The Ugandan government is planning to ban all doctors in public hospitals from working in private health facilities, Sarah Opendi, State Minister for Health in charge of General Duties has said.
“We thought we should come up with clear laws banning public servants [from] working in private facilities at the same time because they give in three hours to public health facilities and then spend most of their time in the private health facilities. We couldn’t move in that direction because of poor pay to our health workers,” Opendi said.
She made the remarks on Wednesday during Plenary sittiung. She was responding to a matter raised by Nakaseke South MP, Lutamaguzi Ssemakula, who asked Government to prevail over its staff after one woman lost her life during birth over negligence of doctors in his constituency.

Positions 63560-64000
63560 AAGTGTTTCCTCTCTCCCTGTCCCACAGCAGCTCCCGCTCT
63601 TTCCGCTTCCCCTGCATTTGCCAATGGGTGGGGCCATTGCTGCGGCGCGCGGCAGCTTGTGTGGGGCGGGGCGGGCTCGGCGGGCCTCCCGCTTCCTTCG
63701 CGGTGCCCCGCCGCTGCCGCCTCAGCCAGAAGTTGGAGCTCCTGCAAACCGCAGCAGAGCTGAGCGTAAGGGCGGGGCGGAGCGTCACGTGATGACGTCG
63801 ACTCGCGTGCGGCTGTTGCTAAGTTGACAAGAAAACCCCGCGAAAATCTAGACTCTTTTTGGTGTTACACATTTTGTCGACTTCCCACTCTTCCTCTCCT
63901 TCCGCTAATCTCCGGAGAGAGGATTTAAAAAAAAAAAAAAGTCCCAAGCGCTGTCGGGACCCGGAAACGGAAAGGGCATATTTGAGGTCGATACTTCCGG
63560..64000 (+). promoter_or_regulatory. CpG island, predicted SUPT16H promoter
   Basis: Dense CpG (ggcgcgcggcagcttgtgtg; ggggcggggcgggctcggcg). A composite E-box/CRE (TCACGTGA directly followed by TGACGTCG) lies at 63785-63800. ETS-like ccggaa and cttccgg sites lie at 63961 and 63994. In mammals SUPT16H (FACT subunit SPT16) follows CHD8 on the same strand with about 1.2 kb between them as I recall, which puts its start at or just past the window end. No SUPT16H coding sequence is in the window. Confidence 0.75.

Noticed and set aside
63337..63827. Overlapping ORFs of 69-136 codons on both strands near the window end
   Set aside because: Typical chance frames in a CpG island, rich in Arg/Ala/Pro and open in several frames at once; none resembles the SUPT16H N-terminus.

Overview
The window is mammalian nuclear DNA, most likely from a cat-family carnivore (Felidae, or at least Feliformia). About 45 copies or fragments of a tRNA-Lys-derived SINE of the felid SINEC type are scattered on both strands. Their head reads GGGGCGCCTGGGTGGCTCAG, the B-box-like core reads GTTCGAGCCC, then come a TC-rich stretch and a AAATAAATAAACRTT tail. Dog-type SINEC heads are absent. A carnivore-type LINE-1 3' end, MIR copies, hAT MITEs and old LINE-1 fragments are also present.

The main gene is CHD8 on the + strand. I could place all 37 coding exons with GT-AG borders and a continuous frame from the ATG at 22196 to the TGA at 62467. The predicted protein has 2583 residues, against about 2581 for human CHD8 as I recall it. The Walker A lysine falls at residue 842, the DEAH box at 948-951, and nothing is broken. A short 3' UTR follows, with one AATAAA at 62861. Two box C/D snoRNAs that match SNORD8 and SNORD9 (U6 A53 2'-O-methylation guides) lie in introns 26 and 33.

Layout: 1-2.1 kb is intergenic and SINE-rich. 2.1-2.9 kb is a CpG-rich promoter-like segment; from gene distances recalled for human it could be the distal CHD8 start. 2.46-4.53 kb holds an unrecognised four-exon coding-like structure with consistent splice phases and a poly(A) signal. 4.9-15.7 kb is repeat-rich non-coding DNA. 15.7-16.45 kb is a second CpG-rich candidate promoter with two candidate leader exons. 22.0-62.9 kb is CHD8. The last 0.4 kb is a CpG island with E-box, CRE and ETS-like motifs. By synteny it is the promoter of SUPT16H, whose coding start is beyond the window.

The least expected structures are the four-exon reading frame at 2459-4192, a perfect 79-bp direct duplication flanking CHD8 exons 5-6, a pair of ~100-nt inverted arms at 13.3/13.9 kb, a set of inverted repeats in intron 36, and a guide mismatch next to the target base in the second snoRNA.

Opendi told Parliament that public hospitals are supposed to operate 24hours and on weekends, but absence of doctors are some of the administrative challenges that still occur in Uganda’s health facilities.
She noted that some health professionals are dividing time between the public and private facilities.
“You can imagine a consultant would earn about Shs10m in a private facility and we are paying them about Shs2m. I hope we cover this issue of pay to our health workers so that we can move to ban them from working in private and public health facilities at the same time [as] we are having,” Opendi said.
Lutamaguzi wondered why public health facilities have insisted on use of pre-paid electricity billing (Yaka) which he described as unreliable wondering how medics can start operating a patient yet they aren’t sure of how much yaka they have and facilities don’t have fuel in the generator.
Lutamaguzi also tasked the Ministry to explain reports by National Medical Stores, that the entity is stuck with medicines in their stores that aren’t picked.
NMS gave examples of medicines including Septrin, Hepatitis B and the testing kits that are about to be destroyed since the medicines.
Opendi said that NMS can only distribute the drugs upon request from districts.